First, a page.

Pain affects up to 90% of cancer patients near the end of life and can be very distressing. Relieving cancer pain is a top priority for patients, families and healthcare providers. While effective opioid pain medications exist, research shows they are often underprescribed, particularly in some communities. 

Ethnic disparities in cancer pain management

In the UK, annual surveys show that cancer patients from Black, Asian and ethnicity diverse communities are less satisfied with how their pain is managed compared to other groups. However, no research has specifically examined pain medication prescribing patterns across different ethnic groups for patients at the end of life.

Aims of this study

For the first time in the UK, this study by ARC palliative and end of life care researchers will describe the relationship between ethnicity and community prescribing patterns of opioids among cancer patients towards the end of life in the UK. It aims to:

  • Analyse opioid painkiller prescribing patterns by ethnicity for cancer patients nearing the end of life 
  • Examine use of primary and secondary health services by ethnicity for these patients
  • Evaluate the independent relationship between opioid prescribing and ethnicity

The study will include cancer patients across England, including patients from south London, with a focus on those from diverse communities diagnosed with lung, bowel, breast and prostate cancers who died between 2011 and the latest available data.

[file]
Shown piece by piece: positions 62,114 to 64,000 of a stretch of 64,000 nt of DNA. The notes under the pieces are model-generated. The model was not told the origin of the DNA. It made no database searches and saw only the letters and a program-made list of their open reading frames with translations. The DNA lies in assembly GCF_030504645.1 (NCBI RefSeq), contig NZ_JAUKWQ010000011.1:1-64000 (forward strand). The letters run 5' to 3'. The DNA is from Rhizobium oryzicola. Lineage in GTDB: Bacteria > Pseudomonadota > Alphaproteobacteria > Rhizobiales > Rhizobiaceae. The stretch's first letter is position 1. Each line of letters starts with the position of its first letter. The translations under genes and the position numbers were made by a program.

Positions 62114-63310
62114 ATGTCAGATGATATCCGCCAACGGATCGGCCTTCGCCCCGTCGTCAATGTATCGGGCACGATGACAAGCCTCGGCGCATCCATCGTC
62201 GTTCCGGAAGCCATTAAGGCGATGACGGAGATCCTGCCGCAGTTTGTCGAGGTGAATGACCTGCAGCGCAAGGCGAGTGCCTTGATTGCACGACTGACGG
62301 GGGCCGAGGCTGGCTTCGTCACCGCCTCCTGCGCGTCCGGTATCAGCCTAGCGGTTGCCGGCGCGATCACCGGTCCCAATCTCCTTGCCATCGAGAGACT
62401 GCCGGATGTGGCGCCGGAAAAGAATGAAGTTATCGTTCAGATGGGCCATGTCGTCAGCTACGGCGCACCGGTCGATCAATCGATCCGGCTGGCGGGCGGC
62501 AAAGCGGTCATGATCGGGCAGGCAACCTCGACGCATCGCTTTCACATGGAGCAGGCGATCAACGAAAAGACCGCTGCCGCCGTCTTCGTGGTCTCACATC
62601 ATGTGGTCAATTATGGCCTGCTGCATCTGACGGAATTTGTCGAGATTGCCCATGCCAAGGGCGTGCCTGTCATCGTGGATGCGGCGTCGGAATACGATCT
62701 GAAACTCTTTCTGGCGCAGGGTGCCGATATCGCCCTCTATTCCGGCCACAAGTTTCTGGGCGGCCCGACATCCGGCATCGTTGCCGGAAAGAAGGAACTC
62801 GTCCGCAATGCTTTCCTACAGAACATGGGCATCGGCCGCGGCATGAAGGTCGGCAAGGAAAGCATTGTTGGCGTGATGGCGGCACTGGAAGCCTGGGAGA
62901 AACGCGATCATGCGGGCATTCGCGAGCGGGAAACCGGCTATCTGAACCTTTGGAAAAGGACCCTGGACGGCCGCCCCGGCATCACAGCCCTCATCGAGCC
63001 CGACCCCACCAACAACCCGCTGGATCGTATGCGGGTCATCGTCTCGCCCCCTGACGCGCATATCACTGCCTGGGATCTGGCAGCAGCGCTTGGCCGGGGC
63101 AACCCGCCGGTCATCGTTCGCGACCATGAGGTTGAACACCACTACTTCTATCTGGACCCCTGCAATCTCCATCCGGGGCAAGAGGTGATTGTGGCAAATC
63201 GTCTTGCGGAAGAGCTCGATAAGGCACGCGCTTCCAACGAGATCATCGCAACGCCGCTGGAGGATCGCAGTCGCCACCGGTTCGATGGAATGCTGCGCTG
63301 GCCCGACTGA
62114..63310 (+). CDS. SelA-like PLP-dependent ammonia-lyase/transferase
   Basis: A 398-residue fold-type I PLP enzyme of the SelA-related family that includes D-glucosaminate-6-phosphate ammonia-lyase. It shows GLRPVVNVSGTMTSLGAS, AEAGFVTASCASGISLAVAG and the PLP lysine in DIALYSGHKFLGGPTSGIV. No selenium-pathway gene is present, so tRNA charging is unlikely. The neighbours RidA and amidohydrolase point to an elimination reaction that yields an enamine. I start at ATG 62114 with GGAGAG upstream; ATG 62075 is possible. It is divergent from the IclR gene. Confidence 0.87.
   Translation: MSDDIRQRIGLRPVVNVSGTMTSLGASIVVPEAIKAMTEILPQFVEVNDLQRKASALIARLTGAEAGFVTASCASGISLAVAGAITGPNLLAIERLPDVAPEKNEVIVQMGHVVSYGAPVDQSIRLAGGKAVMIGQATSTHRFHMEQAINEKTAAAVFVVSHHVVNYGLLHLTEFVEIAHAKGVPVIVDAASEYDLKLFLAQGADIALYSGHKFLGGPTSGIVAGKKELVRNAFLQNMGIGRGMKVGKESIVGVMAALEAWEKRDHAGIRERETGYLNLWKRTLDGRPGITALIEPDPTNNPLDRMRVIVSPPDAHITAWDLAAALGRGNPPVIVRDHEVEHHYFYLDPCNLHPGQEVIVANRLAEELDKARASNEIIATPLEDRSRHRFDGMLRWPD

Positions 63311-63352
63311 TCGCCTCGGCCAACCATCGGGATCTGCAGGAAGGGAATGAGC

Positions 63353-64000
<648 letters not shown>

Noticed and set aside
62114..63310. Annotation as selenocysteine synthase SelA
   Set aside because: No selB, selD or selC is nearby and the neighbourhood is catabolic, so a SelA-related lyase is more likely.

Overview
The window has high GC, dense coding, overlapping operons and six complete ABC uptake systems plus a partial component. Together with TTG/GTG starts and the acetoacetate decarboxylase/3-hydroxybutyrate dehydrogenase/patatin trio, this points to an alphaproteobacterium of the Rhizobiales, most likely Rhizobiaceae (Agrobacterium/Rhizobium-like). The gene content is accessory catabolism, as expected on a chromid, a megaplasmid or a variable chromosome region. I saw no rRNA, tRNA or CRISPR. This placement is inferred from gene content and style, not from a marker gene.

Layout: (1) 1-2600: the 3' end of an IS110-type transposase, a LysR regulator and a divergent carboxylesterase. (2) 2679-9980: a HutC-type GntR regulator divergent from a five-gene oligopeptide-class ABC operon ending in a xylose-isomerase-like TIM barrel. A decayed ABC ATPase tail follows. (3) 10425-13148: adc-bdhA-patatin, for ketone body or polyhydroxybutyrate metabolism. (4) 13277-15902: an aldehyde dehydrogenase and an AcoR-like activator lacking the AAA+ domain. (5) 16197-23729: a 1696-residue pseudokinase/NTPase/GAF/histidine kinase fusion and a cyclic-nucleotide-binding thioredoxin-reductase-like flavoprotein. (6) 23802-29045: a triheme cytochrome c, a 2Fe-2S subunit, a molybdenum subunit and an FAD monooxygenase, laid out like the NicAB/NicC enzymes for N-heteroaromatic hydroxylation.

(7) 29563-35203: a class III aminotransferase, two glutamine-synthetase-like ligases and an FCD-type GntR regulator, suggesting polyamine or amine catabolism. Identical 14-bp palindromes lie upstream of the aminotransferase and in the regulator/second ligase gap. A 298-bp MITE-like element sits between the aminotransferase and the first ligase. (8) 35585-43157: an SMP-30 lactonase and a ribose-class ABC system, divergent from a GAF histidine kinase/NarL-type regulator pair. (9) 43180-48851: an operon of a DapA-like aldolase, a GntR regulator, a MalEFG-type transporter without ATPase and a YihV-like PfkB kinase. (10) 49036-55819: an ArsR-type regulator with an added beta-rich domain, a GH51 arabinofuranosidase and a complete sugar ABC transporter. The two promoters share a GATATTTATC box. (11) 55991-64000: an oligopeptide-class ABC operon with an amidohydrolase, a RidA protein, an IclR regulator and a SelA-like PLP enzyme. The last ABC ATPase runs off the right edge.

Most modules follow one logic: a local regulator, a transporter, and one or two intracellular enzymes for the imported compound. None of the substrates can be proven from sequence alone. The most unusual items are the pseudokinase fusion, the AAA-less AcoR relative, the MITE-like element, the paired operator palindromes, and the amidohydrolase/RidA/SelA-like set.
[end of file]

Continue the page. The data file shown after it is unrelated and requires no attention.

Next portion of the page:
This study's evidence will guide future work. Ultimately the aim is improve pain relief for all cancer patients nearing the end of life, regardless of their ethnicity.

Dr Emeka Chukwusa, research associate, King's College London

Our methods 

Researchers will use nationwide linked primary care, hospital and mortality data to study a population-based cohort of deceased cancer patients. Opioid prescriptions will be classified as weak or strong, and analyses will examine:

  • Whether patients received any weak or strong opioid prescriptions
  • Number of prescriptions 
  • Average daily doses
  • Total doses 
  • Days supplied

Importantly, this study has been designed in close collaboration with patient and public members from diverse ethnic communities. This includes co-designing an online consultation with people from BAED communities across the UK with advanced cancer and bereaved relatives. Their perspectives on cancer pain and its management helped shape the research.

Our collaborators

We are working closely with patients, families, GPs, local and national community groups, and researchers from King’s College London and Hull York Medical School.